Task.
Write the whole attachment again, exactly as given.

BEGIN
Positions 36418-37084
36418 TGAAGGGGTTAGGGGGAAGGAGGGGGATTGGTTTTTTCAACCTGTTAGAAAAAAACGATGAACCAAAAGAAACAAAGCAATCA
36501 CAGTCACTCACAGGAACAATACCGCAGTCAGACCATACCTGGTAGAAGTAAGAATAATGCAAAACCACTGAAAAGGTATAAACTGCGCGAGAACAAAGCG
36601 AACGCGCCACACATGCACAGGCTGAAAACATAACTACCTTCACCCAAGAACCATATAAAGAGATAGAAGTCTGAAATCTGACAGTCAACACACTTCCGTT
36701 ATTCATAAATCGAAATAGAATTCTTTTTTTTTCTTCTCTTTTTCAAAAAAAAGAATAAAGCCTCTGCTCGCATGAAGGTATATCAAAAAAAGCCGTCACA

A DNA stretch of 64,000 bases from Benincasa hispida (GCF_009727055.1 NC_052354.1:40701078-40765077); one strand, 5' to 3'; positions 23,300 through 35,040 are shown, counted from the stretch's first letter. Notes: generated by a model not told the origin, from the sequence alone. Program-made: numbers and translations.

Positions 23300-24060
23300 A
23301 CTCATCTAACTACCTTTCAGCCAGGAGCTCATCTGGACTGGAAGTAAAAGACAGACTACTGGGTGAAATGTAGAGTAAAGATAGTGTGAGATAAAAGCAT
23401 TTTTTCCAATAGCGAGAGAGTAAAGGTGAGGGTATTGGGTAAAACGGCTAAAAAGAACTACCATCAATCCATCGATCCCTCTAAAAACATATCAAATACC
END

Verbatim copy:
Positions 36418-37084
36418 TGAAGGGGTTAGGGGGAAGGAGGGGGATTGGTTTTTTCAACCTGTTAGAAAAAAACGATGAACCAAAAGAAACAAAGCAATCA
36501 CAGTCACTCACAGGAACAATACCGCAGTCAGACCATACCTGGTAGAAGTAAGAATAATGCAAAACCACTGAAAAGGTATAAACTGCGCGAGAACAAAGCG
36601 AACGCGCCACACATGCACAGGCTGAAAACATAACTACCTTCACCCAAGAACCATATAAAGAGATAGAAGTCTGAAATCTGACAGTCAACACACTTCCGTT
36701 ATTCATAAATCGAAATAGAATTCTTTTTTTTTCTTCTCTTTTTCAAAAAAAAGAATAAAGCCTCTGCTCGCATGAAGGTATATCAAAAAAAGCCGTCACA

A DNA stretch of 64,000 bases from Benincasa hispida (GCF_009727055.1 NC_052354.1:40701078-40765077); one strand, 5' to 3'; positions 23,300 through 35,040 are shown, counted from the stretch's first letter. Notes: generated by a model not told the origin, from the sequence alone. Program-made: numbers and translations.

Positions 23300-24060
23300 A
23301 CTCATCTAACTACCTTTCAGCCAGGAGCTCATCTGGACTGGAAGTAAAAGACAGACTACTGGGTGAAATGTAGAGTAAAGATAGTGTGAGATAAAAGCAT
23401 TTTTTCCAATAGCGAGAGAGTAAAGGTGAGGGTATTGGGTAAAACGGCTAAAAAGAACTACCATCAATCCATCGATCCCTCTAAAAACATATCAAATACC